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The "Scottsboro Stories" blog reflects the writings, photographs, arrangements, opinions and musings of me, Garry L. Morgan, only. I do not represent the Scottsboro Boys Museum or the Scottsboro Multicultural Foundation - the parent organization of the Scottsboro Boys Museum. I receive no profit from this endeavor. This blog is for educational purposes and that of open expression about racial and sexual discrimination, institutional and personal racism and the deadliest war of all time - "The Culture War."


SCOTTSBORO BOYS MUSEUM & CULTURAL CENTER OPENING STORIES

The Ledger: "Scottsboro, Ala., Museum Opens to Mark a Shameful Case " http://www.theledger.com/article/20100221/NEWS/2215011


Monday, March 1, 2010

Rev. R.L. Shanklin, "The End of Black History Month, Where Do We Go From Here? The True History Of Being Black in America Must Be Told."

Keynote Speaker at the Scottsboro Boys Museum and Cultural Center, Black History Program, February 28, 2010, Reverend R.L. Shanklyn, former President of the Alabama NAACP, Minister Progressive Union Missionary Baptist Church, Huntsville, Al.. Reverend Shanklins message: "Where do we go from here?"
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Reverend Shanklin began his presentation with a quote from Frederick Douglas, "Where there is no struggle there is no progress." Reverend Shanklin gave a moving presentation about his life experiences and how they relate to Black History. His presentation was a commentary on struggle, perseverance, faith, ministry, accomplishment and his experiance of being a Black Man in America.
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Reverend Shanklin commented how Joyce Chapel took him back to an earlier day in his life. He told us about how a white man had kicked him for drinking water from a jug while working in a tobacco field to quench his thirst and how that incident affected his early life. His thoughts were, "there must be a better way and a better day. Black history is part of the American Experience but it is not presented truthfully." He talked about the importance of Black History and why the Scottsboro Boys Museum is so very important in telling the story about being Black in America.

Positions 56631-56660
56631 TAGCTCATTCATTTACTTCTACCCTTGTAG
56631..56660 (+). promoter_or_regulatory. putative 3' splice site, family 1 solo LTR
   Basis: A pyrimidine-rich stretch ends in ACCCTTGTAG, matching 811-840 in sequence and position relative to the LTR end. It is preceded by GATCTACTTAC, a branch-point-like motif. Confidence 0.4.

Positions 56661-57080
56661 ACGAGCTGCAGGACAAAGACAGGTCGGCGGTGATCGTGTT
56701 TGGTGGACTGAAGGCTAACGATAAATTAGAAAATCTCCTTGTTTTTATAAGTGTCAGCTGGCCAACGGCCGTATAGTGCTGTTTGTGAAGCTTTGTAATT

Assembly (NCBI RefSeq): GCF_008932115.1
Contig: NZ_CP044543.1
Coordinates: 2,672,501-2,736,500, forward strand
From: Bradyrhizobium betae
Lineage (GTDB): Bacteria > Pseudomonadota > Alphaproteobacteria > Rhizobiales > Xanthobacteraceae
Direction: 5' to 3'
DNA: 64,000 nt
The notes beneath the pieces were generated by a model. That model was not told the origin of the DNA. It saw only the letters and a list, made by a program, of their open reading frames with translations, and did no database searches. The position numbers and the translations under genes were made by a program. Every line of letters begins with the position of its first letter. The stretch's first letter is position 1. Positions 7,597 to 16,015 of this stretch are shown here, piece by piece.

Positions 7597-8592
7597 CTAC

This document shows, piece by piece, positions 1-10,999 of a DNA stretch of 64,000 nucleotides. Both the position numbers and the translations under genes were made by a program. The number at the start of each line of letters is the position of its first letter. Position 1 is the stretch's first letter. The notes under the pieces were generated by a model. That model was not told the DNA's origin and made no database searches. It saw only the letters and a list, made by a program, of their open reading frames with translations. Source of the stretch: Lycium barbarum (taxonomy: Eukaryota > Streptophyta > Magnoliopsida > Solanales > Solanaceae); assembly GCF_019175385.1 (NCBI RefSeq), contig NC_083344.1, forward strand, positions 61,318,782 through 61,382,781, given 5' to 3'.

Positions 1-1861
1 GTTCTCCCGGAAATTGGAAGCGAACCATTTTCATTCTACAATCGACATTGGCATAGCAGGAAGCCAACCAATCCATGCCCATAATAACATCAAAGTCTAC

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Stories of the struggles and accomplishments of Martin Luther King, Jesse Jackson and Archie Stewart. Rev. Shanklin told us of his experiences with Archie Stewart and his respect for Mr. Stewart's actions in the local NAACP Chapter.
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"Standing on the shoulders of our forefathers, walking in the blood of our forefathers, we will be counted. Peace, Harmony, Love and Respect, is the road we must follow, God will take care of the rest." This was Reverend Shanklin's parting message.
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Thank you Reverend Shanklin for your moving presentation.

Reverend Gary Speers presented Reverend Shanklin with a copy of Dan Carter's book, "Scottsboro." A parting gift of appreciation for his presentation. Reverend Speers also presented Reverend Shanklin with a Scottsboro City Pin, "Scottsboro, Someplace Special."

Reverend Shanklin and wife.


Ms. Shanklin makes a presentation to Ms. Sheila Washington, Museum Chairperson and Foundation President for her work on the Courthouse Plaque Commemorating the Scottsboro Boys and the Scottsboro Boys Museum.



Mr. J.D. Stevens sung 2 songs for our closing ceremonies for Black History Month. Mr. Stevens also related to me about his early 1960's church experiences in Jackson County.


Ms. Candice Lovelady graces the Chapel with her beautiful voice.

28 people were in attendance for Reverend Shanklin's presentation.

Mr. Charles Elliot, Scottsboro Jackson County Multicultural Heritage Foundation Board of Directors and Scottsboro Boys Museum Executive Committee gave the Invocation.
 

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